An urban community development model
This thesis studies the evolution of a comprehensive urban community development program. There are very few models of urban community development in technologically advanced countries. New Community, the object of this study, is located in Newark, New Jersey and presents such a model. It reflects a program that has brought about considerable change at the community level.^ One of the assumptions of New Community, the program under investigation, is that while community development takes place at the micro level of society, there are factors at the macro level which contribute significantly to the outcome of any specific project; yet they often appear beyond the capacity to influence at the micro level. Three such factors are identified herein and are called "givens." They are racism, an anti-urban bias, and an anti-poor value orientation. These factors were accounted for in the emergence of the New Community program.^ The goal of New Community includes contributing to that part of Newark which is underdeveloped. It is a comprehensive program including many important social and economic factors. It is not restricted by specific neighborhood locale. Even though community is one of the principal elements of this model, the change strategy also includes management of rapid change and the building of new institutional alternatives which reflect the values of the participating people.^ Certain concepts have been identified which give form to the strategic model called new community. Among these concepts are the role of conflict, religion, networking, leverage, and self-reliance. The idea of nationalism is important since New Community was founded in the late nineteen sixties and was a response to the troubles occurring both nationally and locally at that time. Politics will always be a consideration in any development plan and was often a pivotal element in the New Community experience. Finally, the New Community model includes the physical environment as an important element in building a sense of pride in one's community. Further research is needed to study the transferability of the New Community model of urban community development to other settings. ^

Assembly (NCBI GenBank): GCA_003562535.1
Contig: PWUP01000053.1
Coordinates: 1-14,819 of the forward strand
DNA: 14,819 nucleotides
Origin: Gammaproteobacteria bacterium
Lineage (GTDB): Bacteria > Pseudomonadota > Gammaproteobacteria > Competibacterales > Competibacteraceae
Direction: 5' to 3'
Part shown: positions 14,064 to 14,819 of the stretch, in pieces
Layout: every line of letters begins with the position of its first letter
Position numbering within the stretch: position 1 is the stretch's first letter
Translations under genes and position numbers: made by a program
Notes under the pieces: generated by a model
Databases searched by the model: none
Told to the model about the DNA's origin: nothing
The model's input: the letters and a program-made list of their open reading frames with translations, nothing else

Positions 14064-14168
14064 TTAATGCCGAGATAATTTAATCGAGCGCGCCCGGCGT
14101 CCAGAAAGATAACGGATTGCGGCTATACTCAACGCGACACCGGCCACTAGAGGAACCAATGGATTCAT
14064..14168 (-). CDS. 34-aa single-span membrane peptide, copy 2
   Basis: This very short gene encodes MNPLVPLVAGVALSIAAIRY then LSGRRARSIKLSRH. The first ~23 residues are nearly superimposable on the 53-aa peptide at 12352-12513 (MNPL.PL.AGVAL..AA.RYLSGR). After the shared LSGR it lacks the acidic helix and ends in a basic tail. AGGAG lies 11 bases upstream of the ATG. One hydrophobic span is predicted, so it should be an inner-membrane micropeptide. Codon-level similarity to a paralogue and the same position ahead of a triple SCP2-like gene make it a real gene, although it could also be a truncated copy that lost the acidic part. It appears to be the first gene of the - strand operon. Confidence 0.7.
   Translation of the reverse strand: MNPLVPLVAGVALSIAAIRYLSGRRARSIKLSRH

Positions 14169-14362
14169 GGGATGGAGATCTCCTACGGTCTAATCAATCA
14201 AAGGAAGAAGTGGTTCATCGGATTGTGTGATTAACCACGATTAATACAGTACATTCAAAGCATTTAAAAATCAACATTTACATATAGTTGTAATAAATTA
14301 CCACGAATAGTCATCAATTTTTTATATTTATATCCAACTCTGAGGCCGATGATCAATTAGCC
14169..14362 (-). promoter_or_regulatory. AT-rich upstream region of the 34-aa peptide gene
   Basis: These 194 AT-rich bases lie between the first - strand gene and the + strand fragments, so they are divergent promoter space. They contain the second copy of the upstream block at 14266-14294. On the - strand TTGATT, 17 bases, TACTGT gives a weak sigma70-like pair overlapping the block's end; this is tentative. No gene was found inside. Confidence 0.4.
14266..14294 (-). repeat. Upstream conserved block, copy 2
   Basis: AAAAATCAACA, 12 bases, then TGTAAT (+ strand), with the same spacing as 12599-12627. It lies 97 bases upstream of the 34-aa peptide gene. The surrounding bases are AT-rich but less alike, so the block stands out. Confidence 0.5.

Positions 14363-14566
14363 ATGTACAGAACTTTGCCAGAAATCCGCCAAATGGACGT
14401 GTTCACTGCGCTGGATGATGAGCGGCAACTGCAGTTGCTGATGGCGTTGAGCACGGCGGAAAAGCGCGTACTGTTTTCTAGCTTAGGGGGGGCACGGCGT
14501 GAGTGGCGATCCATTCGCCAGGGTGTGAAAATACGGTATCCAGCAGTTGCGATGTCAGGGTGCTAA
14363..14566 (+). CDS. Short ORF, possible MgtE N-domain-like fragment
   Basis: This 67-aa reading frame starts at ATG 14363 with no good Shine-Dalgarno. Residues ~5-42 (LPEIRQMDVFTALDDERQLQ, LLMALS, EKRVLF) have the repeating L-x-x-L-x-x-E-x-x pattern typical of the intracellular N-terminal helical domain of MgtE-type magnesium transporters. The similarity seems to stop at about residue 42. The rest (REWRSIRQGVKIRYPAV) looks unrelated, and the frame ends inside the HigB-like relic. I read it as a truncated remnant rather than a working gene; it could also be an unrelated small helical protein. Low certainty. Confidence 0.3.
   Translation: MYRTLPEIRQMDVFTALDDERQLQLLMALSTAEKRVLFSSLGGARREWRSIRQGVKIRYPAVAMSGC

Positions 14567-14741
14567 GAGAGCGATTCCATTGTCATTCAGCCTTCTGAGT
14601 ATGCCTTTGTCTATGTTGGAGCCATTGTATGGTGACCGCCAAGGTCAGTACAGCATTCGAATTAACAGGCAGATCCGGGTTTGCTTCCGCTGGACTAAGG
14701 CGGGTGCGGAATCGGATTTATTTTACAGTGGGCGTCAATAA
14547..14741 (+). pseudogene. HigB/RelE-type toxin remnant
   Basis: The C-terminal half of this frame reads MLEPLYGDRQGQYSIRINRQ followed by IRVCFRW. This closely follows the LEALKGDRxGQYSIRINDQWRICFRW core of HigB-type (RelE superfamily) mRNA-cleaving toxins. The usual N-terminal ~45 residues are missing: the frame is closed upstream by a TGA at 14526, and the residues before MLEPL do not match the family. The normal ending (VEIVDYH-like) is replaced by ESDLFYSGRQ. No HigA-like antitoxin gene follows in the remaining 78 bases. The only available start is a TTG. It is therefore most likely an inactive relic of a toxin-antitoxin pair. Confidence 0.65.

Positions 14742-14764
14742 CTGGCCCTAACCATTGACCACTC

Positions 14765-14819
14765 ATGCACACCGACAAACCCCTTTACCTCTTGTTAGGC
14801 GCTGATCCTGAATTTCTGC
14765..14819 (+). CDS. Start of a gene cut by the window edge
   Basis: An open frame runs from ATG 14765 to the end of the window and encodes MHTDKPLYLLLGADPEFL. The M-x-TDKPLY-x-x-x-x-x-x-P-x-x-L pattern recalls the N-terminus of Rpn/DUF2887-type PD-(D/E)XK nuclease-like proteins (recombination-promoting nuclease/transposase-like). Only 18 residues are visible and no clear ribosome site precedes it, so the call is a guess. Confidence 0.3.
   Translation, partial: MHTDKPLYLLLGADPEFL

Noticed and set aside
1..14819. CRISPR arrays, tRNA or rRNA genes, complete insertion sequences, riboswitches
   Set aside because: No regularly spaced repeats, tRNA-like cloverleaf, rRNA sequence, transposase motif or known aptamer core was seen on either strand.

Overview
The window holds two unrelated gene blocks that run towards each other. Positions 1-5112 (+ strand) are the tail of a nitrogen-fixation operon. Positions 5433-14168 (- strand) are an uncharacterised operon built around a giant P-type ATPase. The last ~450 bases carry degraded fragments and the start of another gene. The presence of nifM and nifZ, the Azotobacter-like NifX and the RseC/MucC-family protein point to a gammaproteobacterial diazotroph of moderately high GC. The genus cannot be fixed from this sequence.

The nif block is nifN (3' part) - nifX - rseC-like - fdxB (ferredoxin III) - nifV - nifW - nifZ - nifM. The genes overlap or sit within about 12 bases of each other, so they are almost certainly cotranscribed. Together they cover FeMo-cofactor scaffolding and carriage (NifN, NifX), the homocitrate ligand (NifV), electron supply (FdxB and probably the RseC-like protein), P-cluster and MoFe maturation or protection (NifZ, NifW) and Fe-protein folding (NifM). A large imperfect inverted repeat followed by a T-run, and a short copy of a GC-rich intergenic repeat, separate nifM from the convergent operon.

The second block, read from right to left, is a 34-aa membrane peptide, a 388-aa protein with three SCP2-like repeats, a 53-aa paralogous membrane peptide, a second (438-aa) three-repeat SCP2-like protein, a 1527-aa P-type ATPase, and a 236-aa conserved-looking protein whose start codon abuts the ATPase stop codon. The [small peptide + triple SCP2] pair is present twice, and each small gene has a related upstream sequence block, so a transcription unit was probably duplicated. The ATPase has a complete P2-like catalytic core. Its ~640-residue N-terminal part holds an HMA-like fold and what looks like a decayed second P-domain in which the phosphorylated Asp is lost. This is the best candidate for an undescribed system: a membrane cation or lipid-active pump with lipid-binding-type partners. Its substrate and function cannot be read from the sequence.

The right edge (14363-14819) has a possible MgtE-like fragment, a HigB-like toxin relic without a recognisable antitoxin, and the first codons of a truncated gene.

Social Work|Sociology, Social Structure and Development|Urban and Regional Planning
Linder, William J, "An urban community development model" (1988). ETD Collection for Fordham University. AAI8818464.